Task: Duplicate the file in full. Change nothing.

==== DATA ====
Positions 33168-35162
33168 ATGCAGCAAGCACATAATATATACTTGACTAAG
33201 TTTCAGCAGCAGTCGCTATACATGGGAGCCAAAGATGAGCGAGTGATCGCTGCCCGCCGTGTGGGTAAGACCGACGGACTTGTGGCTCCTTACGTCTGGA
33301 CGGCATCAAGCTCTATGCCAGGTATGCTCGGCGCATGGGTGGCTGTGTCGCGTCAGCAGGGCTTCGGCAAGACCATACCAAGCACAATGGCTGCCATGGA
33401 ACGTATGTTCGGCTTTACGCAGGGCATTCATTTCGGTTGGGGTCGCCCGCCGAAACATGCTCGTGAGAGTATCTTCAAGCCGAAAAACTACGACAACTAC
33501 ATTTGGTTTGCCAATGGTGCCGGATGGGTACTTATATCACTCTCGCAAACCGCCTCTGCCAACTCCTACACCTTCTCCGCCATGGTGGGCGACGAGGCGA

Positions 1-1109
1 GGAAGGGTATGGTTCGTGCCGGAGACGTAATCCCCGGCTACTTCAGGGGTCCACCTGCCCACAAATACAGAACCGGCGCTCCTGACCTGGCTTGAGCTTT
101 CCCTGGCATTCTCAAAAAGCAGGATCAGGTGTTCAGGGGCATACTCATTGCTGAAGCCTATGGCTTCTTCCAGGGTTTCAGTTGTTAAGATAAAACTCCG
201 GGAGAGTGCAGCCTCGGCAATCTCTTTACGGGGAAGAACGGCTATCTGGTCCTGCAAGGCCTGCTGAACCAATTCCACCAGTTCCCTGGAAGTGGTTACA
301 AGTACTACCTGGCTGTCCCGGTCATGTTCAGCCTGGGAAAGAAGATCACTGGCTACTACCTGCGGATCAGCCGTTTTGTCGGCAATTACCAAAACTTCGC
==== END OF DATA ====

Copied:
Positions 33168-35162
33168 ATGCAGCAAGCACATAATATATACTTGACTAAG
33201 TTTCAGCAGCAGTCGCTATACATGGGAGCCAAAGATGAGCGAGTGATCGCTGCCCGCCGTGTGGGTAAGACCGACGGACTTGTGGCTCCTTACGTCTGGA
33301 CGGCATCAAGCTCTATGCCAGGTATGCTCGGCGCATGGGTGGCTGTGTCGCGTCAGCAGGGCTTCGGCAAGACCATACCAAGCACAATGGCTGCCATGGA
33401 ACGTATGTTCGGCTTTACGCAGGGCATTCATTTCGGTTGGGGTCGCCCGCCGAAACATGCTCGTGAGAGTATCTTCAAGCCGAAAAACTACGACAACTAC
33501 ATTTGGTTTGCCAATGGTGCCGGATGGGTACTTATATCACTCTCGCAAACCGCCTCTGCCAACTCCTACACCTTCTCCGCCATGGTGGGCGACGAGGCGA

Positions 1-1109
1 GGAAGGGTATGGTTCGTGCCGGAGACGTAATCCCCGGCTACTTCAGGGGTCCACCTGCCCACAAATACAGAACCGGCGCTCCTGACCTGGCTTGAGCTTT
101 CCCTGGCATTCTCAAAAAGCAGGATCAGGTGTTCAGGGGCATACTCATTGCTGAAGCCTATGGCTTCTTCCAGGGTTTCAGTTGTTAAGATAAAACTCCG
201 GGAGAGTGCAGCCTCGGCAATCTCTTTACGGGGAAGAACGGCTATCTGGTCCTGCAAGGCCTGCTGAACCAATTCCACCAGTTCCCTGGAAGTGGTTACA
301 AGTACTACCTGGCTGTCCCGGTCATGTTCAGCCTGGGAAAGAAGATCACTGGCTACTACCTGCGGATCAGCCGTTTTGTCGGCAATTACCAAAACTTCGC